Samuel Armor.

History of Orange County, California : with biographical sketches of the leading men and women of the county who have been identified with its earliest growth and development from the early days to the present online

. (page 56 of 191)
Online LibrarySamuel ArmorHistory of Orange County, California : with biographical sketches of the leading men and women of the county who have been identified with its earliest growth and development from the early days to the present → online text (page 56 of 191)
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integrity the community of Orange has profited since his advent in the middle nineties.
was graduated from the grammar school at Westminster in 1887 and from the Orange
Business College in 1890. His first experience in business was as an employee of his
brother John, who had succeeded Samson Edwards and was proprietor of a meat
market in Westminster and, as a driver of one of his brother's wagons, he got his
first insight into a field into which in time he ventured on his own account. He then
built up a fine wagon trade in and around Santa Ana, which he continued until he
came to Orange in 1894. For a time thereafter he was employed by the Santa Ana
Meat Company, but subsequently he bought out the stock and good will of the pro-
prietor and ran the business for himself. Later he took into partnership J. E. Meehan,


this continuing- for six years, and during this time they made the Plaza market the
finest establishment of the kind in Orange or vicinity. The meat market, however, is
not all that has come to command the attention of Mr. Edwards. Besides owning
several orange groves in Orange County, an interest in business blocks at Orange,
the townsite of Gadsden, Ariz., acreage at Yuma and stock in the Olive Milling Com-
pany of Olive and the National Bank of Orange, Mr. Edwards is a director in the
Olive Milling Company and also in the National Bank of Orange and the Santa Ana
Canyon Oil Company of Santa Ana.

A Republican in matters of national political moment, he has served his fellow
citizens as city trustee of Orange, postmaster at Orange, from June 11, 1906, to Apru,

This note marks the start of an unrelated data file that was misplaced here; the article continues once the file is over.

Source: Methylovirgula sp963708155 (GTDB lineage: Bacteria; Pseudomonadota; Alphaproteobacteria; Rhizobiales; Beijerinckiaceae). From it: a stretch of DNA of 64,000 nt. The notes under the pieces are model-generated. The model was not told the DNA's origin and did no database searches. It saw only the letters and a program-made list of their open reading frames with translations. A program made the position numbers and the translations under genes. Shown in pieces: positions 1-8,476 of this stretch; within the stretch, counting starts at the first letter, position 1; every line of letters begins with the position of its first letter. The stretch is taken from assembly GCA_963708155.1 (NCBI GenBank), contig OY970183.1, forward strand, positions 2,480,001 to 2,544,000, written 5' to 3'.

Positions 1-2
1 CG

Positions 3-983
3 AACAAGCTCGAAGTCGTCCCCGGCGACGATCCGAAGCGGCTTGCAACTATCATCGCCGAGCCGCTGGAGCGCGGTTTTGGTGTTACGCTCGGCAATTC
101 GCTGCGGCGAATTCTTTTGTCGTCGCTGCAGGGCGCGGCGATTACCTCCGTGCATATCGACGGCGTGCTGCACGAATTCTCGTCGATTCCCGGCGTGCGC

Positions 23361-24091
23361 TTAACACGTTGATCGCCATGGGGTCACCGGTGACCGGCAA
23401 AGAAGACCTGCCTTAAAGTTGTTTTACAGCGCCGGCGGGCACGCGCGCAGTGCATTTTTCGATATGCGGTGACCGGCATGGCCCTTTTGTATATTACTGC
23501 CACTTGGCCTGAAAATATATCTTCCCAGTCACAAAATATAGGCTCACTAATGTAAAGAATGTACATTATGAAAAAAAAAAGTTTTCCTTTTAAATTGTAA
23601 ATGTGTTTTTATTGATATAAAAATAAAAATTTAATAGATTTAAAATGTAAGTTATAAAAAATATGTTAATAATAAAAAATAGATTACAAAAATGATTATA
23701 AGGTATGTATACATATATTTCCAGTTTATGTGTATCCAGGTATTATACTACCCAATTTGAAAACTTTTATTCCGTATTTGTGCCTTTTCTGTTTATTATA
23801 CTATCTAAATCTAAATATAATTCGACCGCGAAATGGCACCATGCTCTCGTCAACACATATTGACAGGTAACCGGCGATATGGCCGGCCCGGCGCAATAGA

1915, a member of the Orange County Highway Commission, from September, 1917, to
January, 1919, was appointed county clerk to fill a vacancy and served a little over a
year, and he is now one of the Orange County supervisors. He belongs to the Orange
Commercial Club at Orange and the Yuma County Commercial Club at Yuma, Ariz.

At Olive, on December 31, 1896, Mr. Edwards was married to Miss May TetzlaflE,
a native of Bloomington, 111., where she was born on Christmas Day, 1877, and the
daughter of Mrs. Susie Tetzlaff. of Olive. Two children have blessed this union, a
son, Roy Edwards, and a daughter, Maybelle. Mr. Edwards is a member of Orange
Grove Lodge No. 293. F. & A. M., of which he is past master. He also belongs to
Orange Chapter No. 7i. R. A. M., the Santa Ana Commandery No. 36. K. T.. and Al
Malaikah Temple, A. A. O. N. M. S., of Los Angeles, and he belongs to and is a past
grand of Orange Lodge No. 225, Independent Order Odd Fellows.

LORENZO NATHAN BROOKS.— Whatever the future historian of Laguna
Beach may find desirable to say concerning those pioneer men and women whose
far-sightedness, courage, industry, frugality, enterprise and self-sacrifice made possible
the founding and development of this unrivalled coast resort, he will not fail to give
a prominent part of his narrative to Lorenzo Nathan Brooks, better known to all
his friends and acquaintances as "Nate" Brooks, who was born in Rockford, 111., on
January 6, 1852, and came first to this locality on horseback in 1876, arriving in the
month of December, having been preceded by his brother, W. H. Brooks, who arrived
in June of that same year. That was at a time when these two men were the only
whites in the place, the balance of the inhabitants being Indians who tried to steal
what these white men had brought with them — their ponies.

"Nate" Brooks at once homesteaded a claim which took in what is now known
as Arch Beach and part of Laguna Heights, and purchased the balance lying between
the former and Laguna from George Rogers, who had preempted it from the Govern-
ment, paying $1.25 per acre for it. The holdings of Mr. Brooks totaled 600 acres.
This spot was to "Nate" Brooks the very choicest spot on earth and he held on to
what he had during many years when others became discouraged and "let go" their
holdings. He was made of sterner stuff and the hardships and deprivations he en-
dured to hold on to his land were remarkable. His promptness is meeting every
obligation was characteristic of the man. Money was not to be earned nearer than
Los Angeles, and then only by working in the grain fields for one dollar a day from
sun up till sun down; and later on as he saw the development of his dreams he was
ever ready to even mortgage his holdings to promote the best interests of Laguna
Beach. In 1883 he platted Arch Beach and installed a small water system from a 500-